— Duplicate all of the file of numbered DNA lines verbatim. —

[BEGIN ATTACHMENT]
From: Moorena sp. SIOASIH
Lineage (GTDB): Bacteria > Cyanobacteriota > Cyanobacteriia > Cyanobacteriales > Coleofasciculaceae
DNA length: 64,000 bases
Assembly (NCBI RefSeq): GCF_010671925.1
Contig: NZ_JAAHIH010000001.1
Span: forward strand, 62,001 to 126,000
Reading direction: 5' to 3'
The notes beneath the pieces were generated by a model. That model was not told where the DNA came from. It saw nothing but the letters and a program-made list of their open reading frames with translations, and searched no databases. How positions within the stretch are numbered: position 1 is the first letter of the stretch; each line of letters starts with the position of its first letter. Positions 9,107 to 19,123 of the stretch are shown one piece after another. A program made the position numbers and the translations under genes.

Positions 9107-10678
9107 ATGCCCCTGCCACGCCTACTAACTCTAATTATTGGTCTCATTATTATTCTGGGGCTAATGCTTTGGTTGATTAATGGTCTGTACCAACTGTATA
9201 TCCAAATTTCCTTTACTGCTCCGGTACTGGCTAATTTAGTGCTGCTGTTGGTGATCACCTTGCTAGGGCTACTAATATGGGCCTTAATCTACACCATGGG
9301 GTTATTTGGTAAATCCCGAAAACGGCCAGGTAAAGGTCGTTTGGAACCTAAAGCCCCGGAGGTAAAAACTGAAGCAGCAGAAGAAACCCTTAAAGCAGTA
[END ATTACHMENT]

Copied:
From: Moorena sp. SIOASIH
Lineage (GTDB): Bacteria > Cyanobacteriota > Cyanobacteriia > Cyanobacteriales > Coleofasciculaceae
DNA length: 64,000 bases
Assembly (NCBI RefSeq): GCF_010671925.1
Contig: NZ_JAAHIH010000001.1
Span: forward strand, 62,001 to 126,000
Reading direction: 5' to 3'
The notes beneath the pieces were generated by a model. That model was not told where the DNA came from. It saw nothing but the letters and a program-made list of their open reading frames with translations, and searched no databases. How positions within the stretch are numbered: position 1 is the first letter of the stretch; each line of letters starts with the position of its first letter. Positions 9,107 to 19,123 of the stretch are shown one piece after another. A program made the position numbers and the translations under genes.

Positions 9107-10678
9107 ATGCCCCTGCCACGCCTACTAACTCTAATTATTGGTCTCATTATTATTCTGGGGCTAATGCTTTGGTTGATTAATGGTCTGTACCAACTGTATA
9201 TCCAAATTTCCTTTACTGCTCCGGTACTGGCTAATTTAGTGCTGCTGTTGGTGATCACCTTGCTAGGGCTACTAATATGGGCCTTAATCTACACCATGGG
9301 GTTATTTGGTAAATCCCGAAAACGGCCAGGTAAAGGTCGTTTGGAACCTAAAGCCCCGGAGGTAAAAACTGAAGCAGCAGAAGAAACCCTTAAAGCAGTA